Active Electronically Scanned Array radars, known as AESAs, are state-of-the-art. In the military domain, the first such system used on a combat aircraft was the Mitsubishi Electric’s J/APG-1 fire control radar on board the Mitsubishi F-2A/B fighters of the Japan Air Self Defense Force from 1995. Since then, AESAs have proliferated across land, sea, and air domains. They are a step up from phased array radars as they not only harness the same electronic beam steering of phased arrays, but take things further.
AESA antennas have multitudes of Transmit/Receive Modules (TRMs) mounted on their antennas – large radars may have thousands of these. Each TRM is a miniature radar. It generates RF energy, transmits it, and receives the echoes bouncing off the target. Like a phased array, phase shifters accompanying the TRMs can steer the radar’s transmissions in a particular direction without necessarily needing to steer the antenna.
What makes AESA radars so clever is their ability to perform several tasks at once or in rapid succession. For example, a fighter aircraft radar can look in two different directions at once – the radar could be looking straight ahead for air-to-air targets, while some of phase shifters on some of the TRMs could be steering beams downwards to look for targets below the aircraft, or even on the ground. Similarly, the radar could be tracking one target, helping guide an air-to-air missile to another while watching the sky for additional targets, all at the same time.
We have used our own human heads and two eyes – literally – to explain how conventional and phased array antennas work. Now – and arachnophobes beware – some spiders have up to 12 eyes which are used to provide it with the widest field-of-view allowing it to be alert to predators and potential prey.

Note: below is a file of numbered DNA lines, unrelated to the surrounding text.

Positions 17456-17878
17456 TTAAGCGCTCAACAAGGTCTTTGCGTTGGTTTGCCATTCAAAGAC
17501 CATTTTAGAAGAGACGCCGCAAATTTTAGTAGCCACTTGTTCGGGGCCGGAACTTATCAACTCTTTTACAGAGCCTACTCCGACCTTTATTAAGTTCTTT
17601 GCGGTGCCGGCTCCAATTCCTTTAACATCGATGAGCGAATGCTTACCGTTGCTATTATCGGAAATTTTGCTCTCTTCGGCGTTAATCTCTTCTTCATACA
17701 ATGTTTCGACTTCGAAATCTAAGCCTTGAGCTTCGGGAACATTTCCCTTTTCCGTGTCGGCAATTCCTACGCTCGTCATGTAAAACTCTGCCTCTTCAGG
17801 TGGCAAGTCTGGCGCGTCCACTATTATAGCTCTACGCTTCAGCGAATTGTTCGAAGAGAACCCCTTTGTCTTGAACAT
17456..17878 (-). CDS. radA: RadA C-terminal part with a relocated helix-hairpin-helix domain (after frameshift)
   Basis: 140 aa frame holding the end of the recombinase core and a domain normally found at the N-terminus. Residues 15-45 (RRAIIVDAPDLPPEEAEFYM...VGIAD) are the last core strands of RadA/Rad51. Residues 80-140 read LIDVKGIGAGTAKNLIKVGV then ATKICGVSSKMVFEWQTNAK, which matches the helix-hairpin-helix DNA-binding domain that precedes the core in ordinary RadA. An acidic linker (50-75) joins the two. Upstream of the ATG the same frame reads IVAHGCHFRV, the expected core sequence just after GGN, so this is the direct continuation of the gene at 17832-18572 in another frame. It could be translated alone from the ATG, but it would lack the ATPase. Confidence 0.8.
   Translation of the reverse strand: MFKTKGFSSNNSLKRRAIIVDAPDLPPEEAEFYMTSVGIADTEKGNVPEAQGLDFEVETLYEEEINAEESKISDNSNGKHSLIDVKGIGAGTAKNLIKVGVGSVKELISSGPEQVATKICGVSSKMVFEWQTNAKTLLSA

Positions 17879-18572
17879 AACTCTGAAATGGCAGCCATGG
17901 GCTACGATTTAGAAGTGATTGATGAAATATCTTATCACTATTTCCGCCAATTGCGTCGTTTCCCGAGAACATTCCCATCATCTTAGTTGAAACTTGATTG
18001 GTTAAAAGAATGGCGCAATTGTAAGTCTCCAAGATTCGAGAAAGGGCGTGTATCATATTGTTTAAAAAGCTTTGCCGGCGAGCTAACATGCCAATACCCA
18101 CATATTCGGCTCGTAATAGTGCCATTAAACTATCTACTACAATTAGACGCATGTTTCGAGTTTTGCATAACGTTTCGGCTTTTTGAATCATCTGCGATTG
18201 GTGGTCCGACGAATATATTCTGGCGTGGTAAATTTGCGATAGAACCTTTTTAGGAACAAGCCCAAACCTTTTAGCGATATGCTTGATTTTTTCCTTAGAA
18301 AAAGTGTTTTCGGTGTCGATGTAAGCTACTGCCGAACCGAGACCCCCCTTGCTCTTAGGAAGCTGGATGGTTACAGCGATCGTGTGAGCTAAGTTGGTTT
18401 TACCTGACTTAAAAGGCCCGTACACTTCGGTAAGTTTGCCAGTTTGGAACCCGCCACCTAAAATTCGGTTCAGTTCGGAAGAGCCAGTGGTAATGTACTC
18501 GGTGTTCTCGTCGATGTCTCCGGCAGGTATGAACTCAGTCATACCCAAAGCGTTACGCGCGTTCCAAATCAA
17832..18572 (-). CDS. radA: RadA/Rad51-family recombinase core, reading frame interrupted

Image if the spider could task each of its eyes independently – some could look in one direction for food, others could look elsewhere to keep watch for hunters. One problem would be the spider’s brains capacity to process and synthesise the images to prevent it becoming disoriented.
AESA radars get around this problem by having powerful processors which can task different parts of the radar to do different things, filtering the huge amounts of data gathered by the AESA so that only the information the user needs is displayed.
Like phased array radars, AESAs can be mounted on a static antenna. A fixed AESA antenna in a combat aircraft will typically have a field of view of around 120 degrees but, much like phased arrays, AESAs are sometimes mounted on moveable antennas to get the best of both worlds by providing an extra few degrees in the field of view.
The Eurofighter’s planned CAPTOR-E is one example. The antenna is mounted on what Euroradar – the consortium which builds the CAPTOR-E – calls a swash plate which physically moves the antenna expanding the field of view to 200 degrees, a significant increase.
Other AESA radars such as the AN/APG-81 used by the F-35 and the AN/APG-79 on the Block II and Block III Super Hornet are fixed AESA antennas.
But AESAs are not the last word in radar technology. Currently, Gallium Nitride (GaN) is the material of choice for TRMs because it is robust and can tolerate high temperatures. For radars, this means that more power can be sent through the TRMs resulting in longer detection ranges.
Future innovations look towards the use of diamonds in TRM design because of their ability to absorb a lot of punishment and to further improve performance.
AESA technology itself will probably be replaced at some point. When this happens, radar will take another important leap forward and this article will need to be updated.
This article appeared in the May-June 2021 issue of ADBR.